Article on doctors’ concerns about Mexico’s recent approval of medical cannabis highlighted Medical Marijuana Inc.’s estimate on the size of the nation’s MMJ market
Mexico legalized medical cannabis in the first half of 2017 after extensive public debate over the efficacy of such legislation. Although seen as a victory by medical marijuana advocates, the Milenio article states that doctors and other health professionals still have concerns.
However, the concerns might not be what you’re thinking. Instead, the issues and questions center around establishing guidelines for production and distribution.
Advocates and health professionals such as neurologist Dr. Eduardo Barragan of the Children’s Hospital of Mexico are leading the push to have the Ministry of Health regulate how to produce and distribute medical marijuana. Such measures would result in lower costs and safer, more effective medical solutions.
With a doctor’s prescription, patients can now access products with non-psychoactive cannabidiol (CBD) but not those with even trace amounts of tetrahydrocannabinol (THC), as the Mexican government does not allow it.
As such, Medical Marijuana Inc. currently distributes CBD products in Mexico through its subsidiary HempMeds® Mexico. In fact, HempMeds® Mexico is the first company in the country to be approved for medical cannabis product importation into the country. As the article points out, it is estimated by Medical Marijuana Inc. that the medical marijuana market in Mexico, a country in the process of restructuring their cannabis policies, could be worth as much as $2.5 billion.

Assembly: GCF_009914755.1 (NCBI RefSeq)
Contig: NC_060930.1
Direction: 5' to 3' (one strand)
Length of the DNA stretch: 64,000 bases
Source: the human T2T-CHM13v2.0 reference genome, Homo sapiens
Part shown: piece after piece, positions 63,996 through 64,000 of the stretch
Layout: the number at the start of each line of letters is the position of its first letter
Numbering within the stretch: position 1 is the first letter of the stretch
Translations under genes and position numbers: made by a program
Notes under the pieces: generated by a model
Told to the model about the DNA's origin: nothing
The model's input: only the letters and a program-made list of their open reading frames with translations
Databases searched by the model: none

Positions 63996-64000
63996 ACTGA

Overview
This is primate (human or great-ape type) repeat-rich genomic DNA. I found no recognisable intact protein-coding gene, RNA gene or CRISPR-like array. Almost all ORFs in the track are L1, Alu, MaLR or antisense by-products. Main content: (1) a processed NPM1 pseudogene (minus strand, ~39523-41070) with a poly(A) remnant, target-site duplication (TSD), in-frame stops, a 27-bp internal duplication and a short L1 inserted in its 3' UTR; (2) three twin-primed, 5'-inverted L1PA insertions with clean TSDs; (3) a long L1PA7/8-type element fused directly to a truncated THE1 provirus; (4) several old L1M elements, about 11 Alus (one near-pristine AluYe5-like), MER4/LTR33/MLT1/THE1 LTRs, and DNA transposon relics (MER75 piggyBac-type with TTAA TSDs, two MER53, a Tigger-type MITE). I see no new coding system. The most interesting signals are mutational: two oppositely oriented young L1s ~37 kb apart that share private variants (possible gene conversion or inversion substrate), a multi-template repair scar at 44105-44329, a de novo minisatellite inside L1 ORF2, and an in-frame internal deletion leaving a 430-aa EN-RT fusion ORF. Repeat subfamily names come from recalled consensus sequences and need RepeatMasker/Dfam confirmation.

Yet, access to beneficial products is difficult, as the process for approval is often complex and time-consuming. Medical Marijuana, Inc. and HempMeds® Mexico are helping patients with this process so they can get approved more easily and quickly. Currently, the only legal product available in the country is RSHO-X™, a THC-free CBD oil that HempMeds® Mexico produces and distributes. It is available as a prescription medication to patients in Mexico.
For more, you can read the article (in Spanish) here: